Investment Matters

The next Lehman? Unlikely. However…

This week, Evergrande, the second largest property developer in China (by sales), indicated that it may not be able to meet its debt re-payments. The company is a large debtor in the Chinese economy: with at least ¥1,522bn (AUD$324bn) in outstanding liabilities.

This had the market asking: what could the potential knock-on effects of such a large debtor defaulting be?

Many opined that this could be China’s ‘Lehman moment’ in the making.

However, we think these fears should be tempered by an understanding of ‘capitalism with Chinese characteristics’.

While Evergrande is unlikely to be the next Lehman, it does give insight into some fundamental changes in the Chinese economy and the authorities’ willingness to intervene in markets.

The impact of this is an important consideration when positioning portfolios.

‘Capitalism with Chinese characteristics’

So, why the sell off?

Fundamentally, we think that when a market is extended, it will always find a reason.

However, the Evergrande saga was commonly sighted as the cause.

The debt laden developer has been on the PBOC (People’s Bank of China) and the market’s radar for some time.

Evergrande is one of a cadre of property developers that have fuelled rising land prices and property speculation in China, enabled by a rapid accumulation of debt.

Recognising this, the PBOC instituted its Three Red Line policy in August of 2020. Broadly, this policy looked to limit the amount of debt property developers can take on and force the deleveraging of the sector.

Evergrande began this process, however a slowdown in sales and decline in house prices stopped it in its tracks.

Evergrande stakeholders wait nervously for an outcome
Evergrande stakeheolders

Source: Reuters

The key point is, the deleveraging of the property market is an outcome the Peoples Bank of China (PBOC) was driving towards. They were likely aware of the risks and prepared to mitigate the fall out.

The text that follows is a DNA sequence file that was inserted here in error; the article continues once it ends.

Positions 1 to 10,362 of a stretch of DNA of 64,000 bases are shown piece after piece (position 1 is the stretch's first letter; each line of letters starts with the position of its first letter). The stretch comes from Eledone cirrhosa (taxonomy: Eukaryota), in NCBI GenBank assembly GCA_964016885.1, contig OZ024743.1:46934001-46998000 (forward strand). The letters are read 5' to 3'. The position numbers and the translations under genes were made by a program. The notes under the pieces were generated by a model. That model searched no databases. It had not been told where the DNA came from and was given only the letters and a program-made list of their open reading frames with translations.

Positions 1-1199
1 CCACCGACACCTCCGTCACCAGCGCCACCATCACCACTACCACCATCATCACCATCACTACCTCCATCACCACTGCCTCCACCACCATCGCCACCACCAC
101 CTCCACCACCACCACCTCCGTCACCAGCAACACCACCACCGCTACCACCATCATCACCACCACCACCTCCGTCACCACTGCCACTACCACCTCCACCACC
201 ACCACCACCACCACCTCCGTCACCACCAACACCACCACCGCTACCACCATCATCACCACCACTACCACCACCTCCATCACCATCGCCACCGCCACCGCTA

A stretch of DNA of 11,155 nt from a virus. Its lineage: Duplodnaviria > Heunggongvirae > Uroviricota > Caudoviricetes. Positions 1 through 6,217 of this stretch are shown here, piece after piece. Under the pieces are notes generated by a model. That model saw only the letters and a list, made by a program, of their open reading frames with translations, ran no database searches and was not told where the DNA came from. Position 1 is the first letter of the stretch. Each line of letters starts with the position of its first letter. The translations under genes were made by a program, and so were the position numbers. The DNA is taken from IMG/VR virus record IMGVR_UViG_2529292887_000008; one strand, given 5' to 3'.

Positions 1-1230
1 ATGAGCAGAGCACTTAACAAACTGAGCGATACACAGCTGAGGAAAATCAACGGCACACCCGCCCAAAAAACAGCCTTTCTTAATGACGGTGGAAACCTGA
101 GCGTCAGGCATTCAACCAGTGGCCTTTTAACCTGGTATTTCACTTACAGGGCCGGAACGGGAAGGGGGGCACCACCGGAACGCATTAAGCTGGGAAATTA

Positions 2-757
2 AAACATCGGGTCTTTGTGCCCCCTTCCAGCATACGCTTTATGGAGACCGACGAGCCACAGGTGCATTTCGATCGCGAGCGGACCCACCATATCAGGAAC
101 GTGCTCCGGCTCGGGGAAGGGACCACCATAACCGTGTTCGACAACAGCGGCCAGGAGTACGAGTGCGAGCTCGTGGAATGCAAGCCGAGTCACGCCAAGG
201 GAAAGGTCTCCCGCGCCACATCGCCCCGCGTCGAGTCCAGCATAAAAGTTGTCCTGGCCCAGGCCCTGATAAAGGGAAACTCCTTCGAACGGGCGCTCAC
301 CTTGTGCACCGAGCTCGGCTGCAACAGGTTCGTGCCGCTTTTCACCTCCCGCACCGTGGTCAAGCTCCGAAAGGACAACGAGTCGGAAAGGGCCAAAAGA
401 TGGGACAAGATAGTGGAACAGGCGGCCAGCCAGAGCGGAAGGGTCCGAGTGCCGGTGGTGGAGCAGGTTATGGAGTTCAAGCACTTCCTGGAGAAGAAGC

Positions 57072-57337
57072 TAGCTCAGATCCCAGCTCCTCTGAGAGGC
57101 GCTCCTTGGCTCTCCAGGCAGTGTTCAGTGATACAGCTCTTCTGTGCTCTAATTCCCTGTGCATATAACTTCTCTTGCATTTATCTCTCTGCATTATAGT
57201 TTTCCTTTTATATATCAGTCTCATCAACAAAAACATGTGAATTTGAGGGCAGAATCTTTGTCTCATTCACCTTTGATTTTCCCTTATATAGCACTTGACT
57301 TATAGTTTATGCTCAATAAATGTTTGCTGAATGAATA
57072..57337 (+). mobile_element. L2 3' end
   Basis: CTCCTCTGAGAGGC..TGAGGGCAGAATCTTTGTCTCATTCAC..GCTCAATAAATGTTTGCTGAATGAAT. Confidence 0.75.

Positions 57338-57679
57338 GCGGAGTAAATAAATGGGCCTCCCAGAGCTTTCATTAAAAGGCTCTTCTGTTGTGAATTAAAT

It is easy to think of China operates in a capitalist system. However, in reality it is a system of ‘capitalism with Chinese characteristics’ that still exhibits elements of a control economy.

Characterising this as the ‘next Lehman moment’ may be putting the cart before the horse.

Therefore, we were less worried than the media pundits and doomsayers.

By the end of the week Evergrande had announced it has scraped together enough money to meet its next interest payment, quelling fears.

Panic was fleeting…

Online searches for Evergrande


Source: Bloomberg Opinion, Google Trends


Why the Evergrande story matters

In the short term, putting a cap on leverage may moderate the property boom that has fuelled a significant part of China’s growth over the past decade.

Of course, this has global significance because any shift in the Chinese economy has impacts far beyond its borders.

The most immediate impact in the Australian market has been on the price of iron ore.

Clients are aware that we have been wary of extrapolating the recent heady prices we have seen in the market. They have remained underweight in their exposure to producers of iron ore.

We saw the price of Iron ore continue its fall this week, dragging the market down with it.

Iron ore back to earth

Source: IRESS, First Samuel

Longer term, the Evergrande story re-enforces the Chinese authorities’ willingness and ability to intervene in private markets.

The Chinese Communist Party has recently rebirthed a party commitment towards the goal of ‘common prosperity’, that is, a more egalitarian China.

Soaring house prices and the enrichment of a number of companies at the expense of upward social mobility fundamentally doesn't appear to align with this goal. Perhaps Evergrande and other heavily indebted developers are now heeding the consequences.

An economy where intervention is rife means Evergrande isn't likely to be China’s Lehman Brothers. However, this is a double-edged sword.

Recently, intervention has meant Didi, a billion-dollar Chinese ride sharing app, was banned in China shortly after it listed on the New York Stock exchange (resulting a significant loss of value for shareholders).

It has meant the initial public offering of Chinese internet finance giant Ant Group was pulled at the last minute, after founder Jack Ma made some less than flattering comments about regulation of China’s financial sector.

It has also meant a ban on Australian coal imports, tariffs on goods including wine, lobster and timber.

Increasing intervention is a very real risk for shareholders of Chinese companies and companies with strong links to China.

Evergrande reminds of this: a key consideration we have in constructing client portfolios.